Developments in India's Three-Stage Nuclear Program

David Koshy
March 23, 2018

Submitted as coursework for PH241, Stanford University, Winter 2018


Fig. 1: Map showing location of India's thorium reserves amounting to a total of 1 million metric tons. [12] (Source: Wikimedia Commons)

As the second most populous nation in the world, India faces serious challenges in developing reliable and sustainable fuel and electricity. Due to India's rising population and rapid industrialization, energy consumption has risen to third in the world behind China and the United States. [1] In the process of reducing poverty and maintaining economic growth, India may need to increase their energy demand by four times relative to current consumption levels [2]

To meet these demands, India imports energy heavily in the form of coal and crude oil. [3] Electricity outages and scheduled blackouts remain a continuous problem in India due to ineffective electricity infrastructure. In addition, the widespread use of government- subsidized kerosene as cooking fuel poses a major health and environmental threat due to the heavy CO2 emissions from kerosene relative to other fuels. [4] These challenges underscore the need for India to develop energy systems that are climate-friendly, dependable, and energy- independent.

Homi Bhabha, a prominent Indian nuclear physicist in the 1940s and 1950s, pushed heavily for India to develop nuclear weapons and nuclear power initiatives to address these concerns. He is known as the father of Indian nuclear programme and is credited with India's three-stage nuclear power program which has been overviewed in previous essays from this course. [5]

The emphasis of India's three-stage nuclear power program is to utilize the large thorium deposits that are present throughout the country (Fig. 1). India is estimated to have nearly 400 thousand tonnes of thorium reserves, close to 25% of the global total thorium reserves. [6] Thorium itself is not fissile, but is fertile as it can be converted to U-233 which can then undergo fission to produce energy. [7]

Summary of Three-Stage Nuclear Program

Recent Developments Towards Stages 2 and 3

Currently, nearly all of Indias 5 GW of nuclear power is powered by PHWRs although the low natural abundance of uranium in India represents the natural end to Stage 1 of this program. [8] Developing Stage 2 FBRs is the goal for the next 4-5 decades in order to produce enough fissile material to begin Stage 3. Projections suggest that achieving 50 GW of nuclear power, an order of magnitude increase compared to current levels, will result in the start of Stage 3. [9]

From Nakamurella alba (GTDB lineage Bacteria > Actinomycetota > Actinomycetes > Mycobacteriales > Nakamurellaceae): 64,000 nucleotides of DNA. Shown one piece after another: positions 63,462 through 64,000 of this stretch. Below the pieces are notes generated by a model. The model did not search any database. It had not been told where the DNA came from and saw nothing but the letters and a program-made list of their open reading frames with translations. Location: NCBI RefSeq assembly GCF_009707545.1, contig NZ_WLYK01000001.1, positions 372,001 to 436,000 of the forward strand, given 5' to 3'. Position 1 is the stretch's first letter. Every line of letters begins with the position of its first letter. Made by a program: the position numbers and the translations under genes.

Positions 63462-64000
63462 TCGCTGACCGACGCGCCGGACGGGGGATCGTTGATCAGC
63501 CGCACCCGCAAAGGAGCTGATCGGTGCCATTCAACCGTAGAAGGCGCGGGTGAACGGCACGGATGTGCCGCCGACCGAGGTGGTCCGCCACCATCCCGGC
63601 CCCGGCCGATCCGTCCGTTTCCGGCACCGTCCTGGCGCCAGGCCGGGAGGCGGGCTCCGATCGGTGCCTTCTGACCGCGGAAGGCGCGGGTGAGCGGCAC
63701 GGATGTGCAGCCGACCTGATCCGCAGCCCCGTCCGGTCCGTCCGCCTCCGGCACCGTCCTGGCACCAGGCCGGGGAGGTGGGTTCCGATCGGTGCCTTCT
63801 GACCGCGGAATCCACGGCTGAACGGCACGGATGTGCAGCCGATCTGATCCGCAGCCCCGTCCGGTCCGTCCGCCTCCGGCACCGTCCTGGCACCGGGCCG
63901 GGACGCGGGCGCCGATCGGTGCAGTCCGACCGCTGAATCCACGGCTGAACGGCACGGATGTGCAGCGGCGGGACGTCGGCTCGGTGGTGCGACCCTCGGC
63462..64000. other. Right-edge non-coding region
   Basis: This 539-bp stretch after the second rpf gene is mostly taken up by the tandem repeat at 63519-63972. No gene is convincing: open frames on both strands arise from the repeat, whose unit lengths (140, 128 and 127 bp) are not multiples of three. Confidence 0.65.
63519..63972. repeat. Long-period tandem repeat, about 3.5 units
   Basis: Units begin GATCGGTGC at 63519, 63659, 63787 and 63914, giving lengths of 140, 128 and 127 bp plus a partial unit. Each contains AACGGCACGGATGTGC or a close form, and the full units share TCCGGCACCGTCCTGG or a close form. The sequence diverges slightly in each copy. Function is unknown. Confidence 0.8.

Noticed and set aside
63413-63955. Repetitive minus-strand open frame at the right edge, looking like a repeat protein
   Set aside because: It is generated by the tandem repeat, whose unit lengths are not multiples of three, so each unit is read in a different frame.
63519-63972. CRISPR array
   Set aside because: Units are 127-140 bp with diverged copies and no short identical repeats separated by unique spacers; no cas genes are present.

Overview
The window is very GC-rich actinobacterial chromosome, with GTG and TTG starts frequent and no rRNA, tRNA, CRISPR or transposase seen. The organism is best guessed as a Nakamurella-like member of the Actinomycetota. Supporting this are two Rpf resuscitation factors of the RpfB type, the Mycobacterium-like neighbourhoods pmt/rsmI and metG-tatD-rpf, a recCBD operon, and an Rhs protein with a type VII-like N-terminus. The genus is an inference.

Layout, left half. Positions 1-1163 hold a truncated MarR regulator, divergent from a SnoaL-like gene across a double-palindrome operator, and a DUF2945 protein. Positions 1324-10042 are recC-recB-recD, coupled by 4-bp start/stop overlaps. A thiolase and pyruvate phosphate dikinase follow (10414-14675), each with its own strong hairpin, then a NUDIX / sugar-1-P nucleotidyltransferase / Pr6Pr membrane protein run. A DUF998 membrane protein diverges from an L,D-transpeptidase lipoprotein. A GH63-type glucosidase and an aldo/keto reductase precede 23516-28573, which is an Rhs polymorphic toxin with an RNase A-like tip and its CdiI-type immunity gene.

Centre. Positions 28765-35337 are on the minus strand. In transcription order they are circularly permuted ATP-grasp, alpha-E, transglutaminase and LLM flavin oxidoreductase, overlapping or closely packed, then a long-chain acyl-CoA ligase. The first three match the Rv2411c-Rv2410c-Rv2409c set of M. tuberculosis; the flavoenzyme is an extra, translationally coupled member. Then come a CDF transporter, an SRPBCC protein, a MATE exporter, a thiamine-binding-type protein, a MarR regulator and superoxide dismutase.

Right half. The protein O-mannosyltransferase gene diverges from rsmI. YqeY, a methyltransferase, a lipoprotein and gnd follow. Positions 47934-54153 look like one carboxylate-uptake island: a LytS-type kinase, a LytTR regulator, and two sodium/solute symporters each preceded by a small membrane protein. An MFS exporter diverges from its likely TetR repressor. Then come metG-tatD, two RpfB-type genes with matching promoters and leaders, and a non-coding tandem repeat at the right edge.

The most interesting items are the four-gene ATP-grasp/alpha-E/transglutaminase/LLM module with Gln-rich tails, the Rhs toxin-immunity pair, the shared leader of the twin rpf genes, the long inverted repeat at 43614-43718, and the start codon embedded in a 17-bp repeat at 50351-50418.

Since 1985, India has operated a Fast Breeder Test Reactor (FBTR), which has been used to gather data and operational experience to develop future breeder reactors for Stage 2. This has resulted in the 500 MW Prototype Fast Breeder Reactor (PFBR), which, after 15 years of development, which was scheduled to be commissioned by Feb. 2018 but has still not been officially opened as of the writing of this article. Delays in the start-up of the PFBR will also likely push back the start of planned commercial power generation. This reactor is only the second fast breeder reactor in the world, behind Russia's Beloyarsk Nuclear Power Plant and is expected to be the start of the full-scale launch of Stage 2. Currently plans are underway to build 5 further fast breeder reactors with a total capacity of 2.5 GW. [10]

However, the construction of these fast breeder reactors are long term goals which greatly delays the implementation of Stage 3 thorium reactors. In fact, technological barriers to thorium reactors are likely less of a challenge than the material deficiency of having insufficient fissile material. A global trade in plutonium is a potential method to increase fissile material stores although significant diplomatic issues would hinder this option. [9]

To bypass the limitation of fissile material, an Advanced Heavy-Water Reactor (AHWR) is being designed currently as a 300 MW reactor that uses thorium-based fuel. These reactors are proposed as both an intermediate step towards immediate nuclear energy goals and also an important research center for the future large-scale construction of thorium-based reactors in the later parts of this century. [11] The AHWR is projected to be functional around 2020 although no reports of the start of construction have appeared which suggests a longer time-frame before the AHWR becomes reality.

© David Koshy. The author warrants that the work is the author's own and that Stanford University provided no input other than typesetting and referencing guidelines. The author grants permission to copy, distribute and display this work in unaltered form, with attribution to the author, for noncommercial purposes only. All other rights, including commercial rights, are reserved to the author.


[1] "Key World Energy Statistics," International Energy Agency, 2017.

[2] A. Sharma, "India and Energy Security," Asian Aff. 38, 152 (2007).

[3] N. Verma, "India's Oil Imports Hit Record High in January," Reuters, 15 Feb 18.

[4] A Kankaria, B. Nongkynrih, and S. K. Gupta, "Indoor Air Pollution in India: Implications on Health and its Control," Indian J. Community Med. 39, 203 (2014).

[5] S. Parekh, "India's Three Stage Nuclear Program," Physics 241, Stanford University, Winter 2014.

[6] "None in the World is Ahead of India in Thorium Fuelled Nuclear Reactor," Hans India, 30 May 16.

[7] "Asgard's Fire," The Economist, 12 Apr 14.

[8] M. R. Srinivasan, "Ending India's Nuclear Dependency," The Hindu, 19 May 17.

[9] J. A. Prabhu, "Fast Forwarding to Thorium," The Hindu, 3 Nov 15.

[10] "Nuclear Reactor at Kalpakkam: World's Envy, India's Pride," Times of India, 2 Jul 17.

[11] "Russia Invites India to Join Fast-Neutron Reactor Project, The Indian Express. 31 Oct 16.

[12] "Details of Thorium Reserves," Department of Atomic Energy, Government of India, 10 May 12.